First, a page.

Jump to ContentJump to Main Navigation
The regulation of standards in British public lifeDoing the right thing?$
Users without a subscription are not able to see the full content.

David Hine and Gillian Peele

Print publication date: 2016

Print ISBN-13: 9780719097133

Published to Manchester Scholarship Online: September 2016

DOI: 10.7228/manchester/9780719097133.001.0001

Show Summary Details
Page of

PRINTED FROM MANCHESTER SCHOLARSHIP ONLINE (www.manchester.universitypressscholarship.com). (c) Copyright Manchester University Press, 2020. All Rights Reserved. An individual user may print out a PDF of a single chapter of a monograph in MSO for personal use.date: 28 May 2020

Integrity issues in local government: the rise and fall of the Standards Board for England

Integrity issues in local government: the rise and fall of the Standards Board for England

(p.240) 12 Integrity issues in local government: the rise and fall of the Standards Board for England
The regulation of standards in British public life

David Hine

Gillian Peele

Manchester University Press

The chapter examines the case of English local government and the experience of the Standards Board for England. The model chosen was an ambitious one, superficially built on a clear and authoritative structure of external, independent, statute-based regulatory authority. In practice, as the eventual demise of the SBE demonstrated, the model was badly conceived and badly implemented, the fault lying mostly at central-government level. Despite its decision to impose external regulation, the Labour government was unsure of how far it wanted to take this principle, and delayed its eventual decision in ways that seriously overburdened the SBE, and cost it dearly in terms of credibility, loss of allies within local government, and at Westminster. Eventually a more satisfactory balance between local and centralized regulation was established, and important modifications were made to the model Code of Conduct, allowing a lighter-touch form of strategic regulation. This shift came too late to save the model established by the Local Government Act 2000, however, and the fatal loss of credibility and institutional allies left the SBE as a relatively soft target for a new mood of light-touch regulation which informed the approach of the Coalition government elected in 2010.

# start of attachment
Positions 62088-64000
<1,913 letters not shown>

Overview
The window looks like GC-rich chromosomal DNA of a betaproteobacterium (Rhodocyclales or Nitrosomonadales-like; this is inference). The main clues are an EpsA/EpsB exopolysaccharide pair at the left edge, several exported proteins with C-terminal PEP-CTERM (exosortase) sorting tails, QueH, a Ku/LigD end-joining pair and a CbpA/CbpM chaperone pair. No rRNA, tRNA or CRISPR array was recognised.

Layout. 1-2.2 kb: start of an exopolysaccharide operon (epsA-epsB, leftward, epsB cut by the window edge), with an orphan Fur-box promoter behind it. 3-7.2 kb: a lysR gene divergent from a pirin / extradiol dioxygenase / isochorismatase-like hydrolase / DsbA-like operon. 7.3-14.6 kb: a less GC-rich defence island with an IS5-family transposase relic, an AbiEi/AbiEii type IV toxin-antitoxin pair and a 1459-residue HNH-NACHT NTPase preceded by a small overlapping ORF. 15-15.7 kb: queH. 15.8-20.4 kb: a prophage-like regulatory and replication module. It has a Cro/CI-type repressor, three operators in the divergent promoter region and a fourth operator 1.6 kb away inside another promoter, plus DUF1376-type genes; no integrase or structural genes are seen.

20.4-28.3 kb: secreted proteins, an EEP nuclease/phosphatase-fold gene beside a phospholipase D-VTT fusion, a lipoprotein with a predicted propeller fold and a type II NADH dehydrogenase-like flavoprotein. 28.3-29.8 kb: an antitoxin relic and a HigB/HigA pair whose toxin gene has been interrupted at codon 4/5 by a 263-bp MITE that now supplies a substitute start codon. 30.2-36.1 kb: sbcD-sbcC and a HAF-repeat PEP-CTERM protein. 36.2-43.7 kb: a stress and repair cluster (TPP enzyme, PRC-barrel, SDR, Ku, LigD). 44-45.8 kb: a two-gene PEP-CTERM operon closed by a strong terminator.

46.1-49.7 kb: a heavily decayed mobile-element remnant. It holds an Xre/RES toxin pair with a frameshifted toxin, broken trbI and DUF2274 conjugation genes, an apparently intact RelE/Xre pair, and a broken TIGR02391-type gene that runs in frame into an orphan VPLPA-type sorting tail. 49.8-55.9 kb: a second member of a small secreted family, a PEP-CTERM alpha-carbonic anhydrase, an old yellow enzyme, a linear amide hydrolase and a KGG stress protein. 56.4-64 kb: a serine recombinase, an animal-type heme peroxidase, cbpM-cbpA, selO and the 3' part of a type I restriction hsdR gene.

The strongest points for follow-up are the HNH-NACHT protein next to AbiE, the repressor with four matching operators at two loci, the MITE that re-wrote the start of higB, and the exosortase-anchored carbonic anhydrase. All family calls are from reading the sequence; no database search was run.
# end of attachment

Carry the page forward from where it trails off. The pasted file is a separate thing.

Keywords:   Standards Board, Adjudication Panel, Audit Commission, Local Government Acts, Model Code of Conduct, local self-determination

Manchester Scholarship Online requires a subscription or purchase to access the full text of books within the service. Public users can however freely search the site and view the abstracts and keywords for each book and chapter.

Please, subscribe or login to access full text content.

If you think you should have access to this title, please contact your librarian.

To troubleshoot, please check our FAQs, and if you can't find the answer there, please contact us.